The Sha'Daa: Tales of the Apocalypse by Michael Hanson is on it's way and scheduled for official release on May 1, 2009 but you can pre-order copies now by visiting this page:
The Sha'Daa has its dark, eerie, terrifying roots anchored deep in the soil of fictional horror and mythic apocrypha. The end-of-days is a concept reinvented multiple times by each generation of writers with every new century, and our own 21st is no exception. We offer up this humble tribute to those who came before us.
A gruesome shout out is given for Edgar Allen Poe, Robert Bloch, H.P. Lovecraft, F. Paul Wilson, Stephen King, Clive Barker, Bram Stoker, Charles Dickens, Brian Lumley, Homer, Arthur Conan Doyle, and all the rest who have given us reason to fear the night.
Be warned. The Sha'Daa is coming.
"Even in a field that prides itself upon being unique, Sha'Daa: Tales of the Apocalypse, is a most unusual book...a world visited by hideous things every ten thousand years...stories ranging from those involving Greek and Norse mythology, to one about video-gaming warriors...it's a hell of a book." - Mike Resnick
From The Dive by Ed McKeown:
As I met Johnney's gaze, the tunnel around me faded and I felt as if I was floating in air. A gray fog enveloped me, then a few seconds later images appeared below. With a shock, I realized I was floating over an immense stone city. A ghastly, greenish light emanated from walls of the buildings, pallid and somehow unclean. A foul odor wafted from it. Foul even by the standards of sewer workers.
I drifted down and then... I saw them. And I frantically prayed to the Virgin that they did not see me. Things shuffled and lurched through the ghost-lit streets, hideous horned-and-tailed things. Some had green, leathery-looking skin, while others walked upright like men, yet had heads like alligators.
"They see you not," Johnny whispered in my ears, "because you are not. Long ago this place ended. Many of your kind died in its walls as a sacrifice... as food... as entertainment... for these."
I whipped my head around and searched frantically for him, but he was invisible.
"Dread Falkaya this was," Johnny's theatrical whisper continued. "Once linked to your world. Those that lived here feasted on your distant ancestors. Sometimes they did worse, mating with them to produce demonic half-breeds. Some humans they broke the souls of and made them into the Shadalka: servants of demons. The Shadalka seek to outdo their masters in cruelty. Because they are part human, they can cross more easily to your world."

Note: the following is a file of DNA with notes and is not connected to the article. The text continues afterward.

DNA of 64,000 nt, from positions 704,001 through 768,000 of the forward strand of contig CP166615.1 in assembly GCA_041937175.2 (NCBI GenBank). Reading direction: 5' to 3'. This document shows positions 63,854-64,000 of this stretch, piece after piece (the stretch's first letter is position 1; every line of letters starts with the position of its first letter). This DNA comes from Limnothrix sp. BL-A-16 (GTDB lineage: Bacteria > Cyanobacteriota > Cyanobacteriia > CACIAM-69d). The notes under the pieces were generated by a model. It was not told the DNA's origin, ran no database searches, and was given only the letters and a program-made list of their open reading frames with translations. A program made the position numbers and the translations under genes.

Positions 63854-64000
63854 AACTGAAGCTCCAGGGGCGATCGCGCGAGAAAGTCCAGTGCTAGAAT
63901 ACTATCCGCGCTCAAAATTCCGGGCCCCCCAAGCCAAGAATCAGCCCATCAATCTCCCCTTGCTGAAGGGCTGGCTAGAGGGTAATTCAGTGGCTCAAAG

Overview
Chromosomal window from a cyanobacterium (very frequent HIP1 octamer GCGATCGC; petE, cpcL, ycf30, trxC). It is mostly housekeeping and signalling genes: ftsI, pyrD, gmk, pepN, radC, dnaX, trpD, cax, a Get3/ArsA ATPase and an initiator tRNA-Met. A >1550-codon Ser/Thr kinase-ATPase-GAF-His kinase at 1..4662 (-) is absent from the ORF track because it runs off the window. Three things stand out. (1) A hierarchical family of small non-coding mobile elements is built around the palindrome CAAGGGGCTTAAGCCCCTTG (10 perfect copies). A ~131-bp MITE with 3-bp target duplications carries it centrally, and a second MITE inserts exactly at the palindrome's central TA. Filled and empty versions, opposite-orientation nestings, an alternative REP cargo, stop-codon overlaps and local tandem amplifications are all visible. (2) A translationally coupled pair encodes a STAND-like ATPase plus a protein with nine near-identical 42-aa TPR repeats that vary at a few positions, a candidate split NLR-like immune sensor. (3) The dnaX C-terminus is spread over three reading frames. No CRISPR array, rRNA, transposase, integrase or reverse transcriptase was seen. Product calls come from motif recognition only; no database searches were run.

From The Way of the Warrior by Arthur Sanchez
The General chuckled. "A true warrior is ever vigilant. We've been watching your kind since before you lived in caves. I know about video games. Let us begin!" Shinzo gulped hard.
Two-player games are different than playing the computer. There isn't as much finesse. A player chooses an avatar and tries to use its strengths while protecting against its weaknesses. Shinzo chose a fighter who was fast and precise. That came at the cost of strength and endurance. General Kra'tchaz' chose a fighter with limited mobility but a devastating punch. I guess, Shinzo thought, people stick to what they know.
Shinzo wiped the sweat from his hands on his pants and held his controller pad. General Kra'tchaz' stared at the screen. He looked as immobile as a house. "Let's do it," Shinzo said.
From Talking Heads by Nancy Jackson
Professor Veronica "Ronny" Johns stared at her grandfather's picture on the wall of her tidy study at Exeter University. He'd been everything to her as a child, after her parents died in a car crash. The resemblance between her tall, elegant grandfather and herself was clear in the reflection from the portrait's glass. The same long, straight nose, brown hair and dark brown eyes, the same gangling body that looked better on him than it did on her.
"But you left me something else, Gramps," she sighed. "You left me a terrible burden that even now I only half believe in. Perhaps we're both mad." She turned back to her laptop, where she was working on the details of the Exeter University expedition to Easter Island. It was a long way from Devon, UK, to the Pacific.